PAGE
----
Coon_14 - Chapter 14 Personality Table of Contents Table...

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Table of Contents Exit Chapter 14 Personality
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Table of Contents Exit Defining Some Terms Personality: A person’s unique pattern of thinking, emotion, and behavior; the consistency of who you are, have been, and will become Character: Personal characteristics that have been judged or evaluated Temperament: Hereditary aspects of personality, including sensitivity, moods, irritability, and distractibility Personality Traits: Stable qualities that a person shows in most situations Personality Type: People who have several traits in common
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Table of Contents Exit Personality Types and Other Concepts Carl Jung, Swiss psychiatrist who was a Freudian disciple, believed that we are one of two personality types: Introvert: Shy, self-centered person whose attention is focused inward Extrovert: Bold, outgoing person whose attention is directed outward Self-Concept: Your ideas, perceptions, and feelings about who you are Self-Esteem: How we evaluate ourselves
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Table of Contents Exit Fig. 14.1 Personality types are defined by the presence of several specific traits. For example, several possible personality traits are shown in the left column. A person who has a Type A personality typically possesses all or most of the highlighted traits. Type A persons are especially prone to heart disease (see Chapter 12). Self-concepts can be remarkably consistent. In an interesting study, very old people were asked how they had changed over the years. Almost all thought they were essentially the same person they were when they were young (Troll & Skaff, 1997).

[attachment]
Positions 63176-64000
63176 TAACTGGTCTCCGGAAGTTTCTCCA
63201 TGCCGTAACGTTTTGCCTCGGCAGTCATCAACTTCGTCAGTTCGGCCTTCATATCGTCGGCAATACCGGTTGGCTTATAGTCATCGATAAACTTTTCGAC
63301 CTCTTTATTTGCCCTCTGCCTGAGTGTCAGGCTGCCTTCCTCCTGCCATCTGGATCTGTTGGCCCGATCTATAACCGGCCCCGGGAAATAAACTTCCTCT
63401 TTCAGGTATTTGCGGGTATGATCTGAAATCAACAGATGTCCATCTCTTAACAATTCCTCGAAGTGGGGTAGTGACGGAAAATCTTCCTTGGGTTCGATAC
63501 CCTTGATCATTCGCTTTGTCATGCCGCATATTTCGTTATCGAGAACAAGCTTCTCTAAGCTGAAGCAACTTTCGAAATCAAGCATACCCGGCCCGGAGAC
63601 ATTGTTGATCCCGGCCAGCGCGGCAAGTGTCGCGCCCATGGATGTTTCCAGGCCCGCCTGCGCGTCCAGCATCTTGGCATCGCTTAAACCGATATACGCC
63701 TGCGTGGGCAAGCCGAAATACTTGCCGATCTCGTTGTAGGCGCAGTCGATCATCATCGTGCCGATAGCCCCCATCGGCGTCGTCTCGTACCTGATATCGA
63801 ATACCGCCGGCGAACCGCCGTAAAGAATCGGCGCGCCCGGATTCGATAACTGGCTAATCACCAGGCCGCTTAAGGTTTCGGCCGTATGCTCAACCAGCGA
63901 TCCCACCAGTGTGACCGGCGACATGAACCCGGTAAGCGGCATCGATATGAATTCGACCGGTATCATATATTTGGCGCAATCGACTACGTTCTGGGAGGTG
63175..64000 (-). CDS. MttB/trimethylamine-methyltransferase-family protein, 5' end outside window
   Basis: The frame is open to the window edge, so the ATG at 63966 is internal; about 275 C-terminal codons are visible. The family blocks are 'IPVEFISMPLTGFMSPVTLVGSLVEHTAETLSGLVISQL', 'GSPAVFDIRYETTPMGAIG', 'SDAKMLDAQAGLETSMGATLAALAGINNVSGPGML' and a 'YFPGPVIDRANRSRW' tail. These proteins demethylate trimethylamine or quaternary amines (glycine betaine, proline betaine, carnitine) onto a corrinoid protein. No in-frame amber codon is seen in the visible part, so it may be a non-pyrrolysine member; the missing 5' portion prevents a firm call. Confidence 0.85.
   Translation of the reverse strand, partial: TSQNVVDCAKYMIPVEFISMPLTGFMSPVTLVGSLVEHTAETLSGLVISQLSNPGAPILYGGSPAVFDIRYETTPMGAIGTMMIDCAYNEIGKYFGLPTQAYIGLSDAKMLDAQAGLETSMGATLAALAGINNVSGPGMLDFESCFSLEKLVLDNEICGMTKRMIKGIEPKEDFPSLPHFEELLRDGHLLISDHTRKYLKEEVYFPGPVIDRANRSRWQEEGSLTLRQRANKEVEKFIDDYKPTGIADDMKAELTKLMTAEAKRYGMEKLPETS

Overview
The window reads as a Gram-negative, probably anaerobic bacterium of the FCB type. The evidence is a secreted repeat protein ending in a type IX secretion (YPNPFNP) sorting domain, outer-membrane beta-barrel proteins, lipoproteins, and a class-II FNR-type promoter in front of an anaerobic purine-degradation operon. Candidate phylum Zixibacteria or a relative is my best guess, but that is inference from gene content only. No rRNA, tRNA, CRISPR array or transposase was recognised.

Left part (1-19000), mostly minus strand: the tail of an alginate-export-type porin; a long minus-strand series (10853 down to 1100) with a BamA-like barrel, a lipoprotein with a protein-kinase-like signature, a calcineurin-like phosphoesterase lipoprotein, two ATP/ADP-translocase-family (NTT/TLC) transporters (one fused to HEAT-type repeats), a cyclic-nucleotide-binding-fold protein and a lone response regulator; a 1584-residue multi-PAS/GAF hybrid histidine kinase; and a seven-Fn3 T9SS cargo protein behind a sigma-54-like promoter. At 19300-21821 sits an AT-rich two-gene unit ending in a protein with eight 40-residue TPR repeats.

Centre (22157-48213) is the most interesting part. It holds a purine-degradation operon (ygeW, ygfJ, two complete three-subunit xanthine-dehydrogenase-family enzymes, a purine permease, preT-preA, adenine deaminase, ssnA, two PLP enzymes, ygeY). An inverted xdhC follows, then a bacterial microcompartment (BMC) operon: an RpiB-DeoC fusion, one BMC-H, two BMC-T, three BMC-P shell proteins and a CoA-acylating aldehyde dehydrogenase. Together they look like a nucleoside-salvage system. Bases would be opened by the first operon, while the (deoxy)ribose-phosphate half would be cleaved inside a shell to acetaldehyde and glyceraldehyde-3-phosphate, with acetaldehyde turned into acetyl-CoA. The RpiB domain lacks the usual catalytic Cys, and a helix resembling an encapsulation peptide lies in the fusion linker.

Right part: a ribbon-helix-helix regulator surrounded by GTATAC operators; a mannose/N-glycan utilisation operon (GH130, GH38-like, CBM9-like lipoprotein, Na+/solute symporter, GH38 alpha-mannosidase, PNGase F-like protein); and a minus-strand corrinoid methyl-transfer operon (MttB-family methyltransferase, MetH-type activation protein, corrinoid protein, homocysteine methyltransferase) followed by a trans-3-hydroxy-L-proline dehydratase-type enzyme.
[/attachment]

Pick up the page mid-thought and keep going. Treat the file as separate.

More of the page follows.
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Table of Contents Exit Fig. 14.2 English psychologist Hans Eysenck (1916–1997) believed that many personality traits are related to whether you are mainly introverted or extroverted and whether you tend to be emotionally stable or unstable (highly emotional). These characteristics, in turn, are related to four basic types of temperament first recognized by the early Greeks. The types are: melancholic (sad, gloomy), choleric (hot-tempered, irritable), phlegmatic (sluggish, calm), and sanguine (cheerful, hopeful). (Adapted from Eysenck, 1981.)
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Table of Contents Exit Personality Theories: An Overview Personality Theory: System of concepts, assumptions, ideas, and principles proposed to explain personality; includes five perspectives: Trait Theories: Attempt to learn what traits make up personality and how they relate to actual behavior Psychodynamic Theories: Focus on the inner workings of personality, especially internal conflicts and struggles Behavioristic Theories: Focus on external environment and on effects of conditioning and learning Social Learning Theories: Attribute difference in personality to socialization, expectations, and mental processes Humanistic Theories: Focus on private, subjective experience and personal growth
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Table of Contents Exit Gordon Allport and Traits Common Traits: Characteristics shared by most members of a culture Individual Traits: Define a person’s unique personal qualities Cardinal Traits: So basic that all of a person’s
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Coon_14 - Chapter 14 Personality Table of Contents Table...

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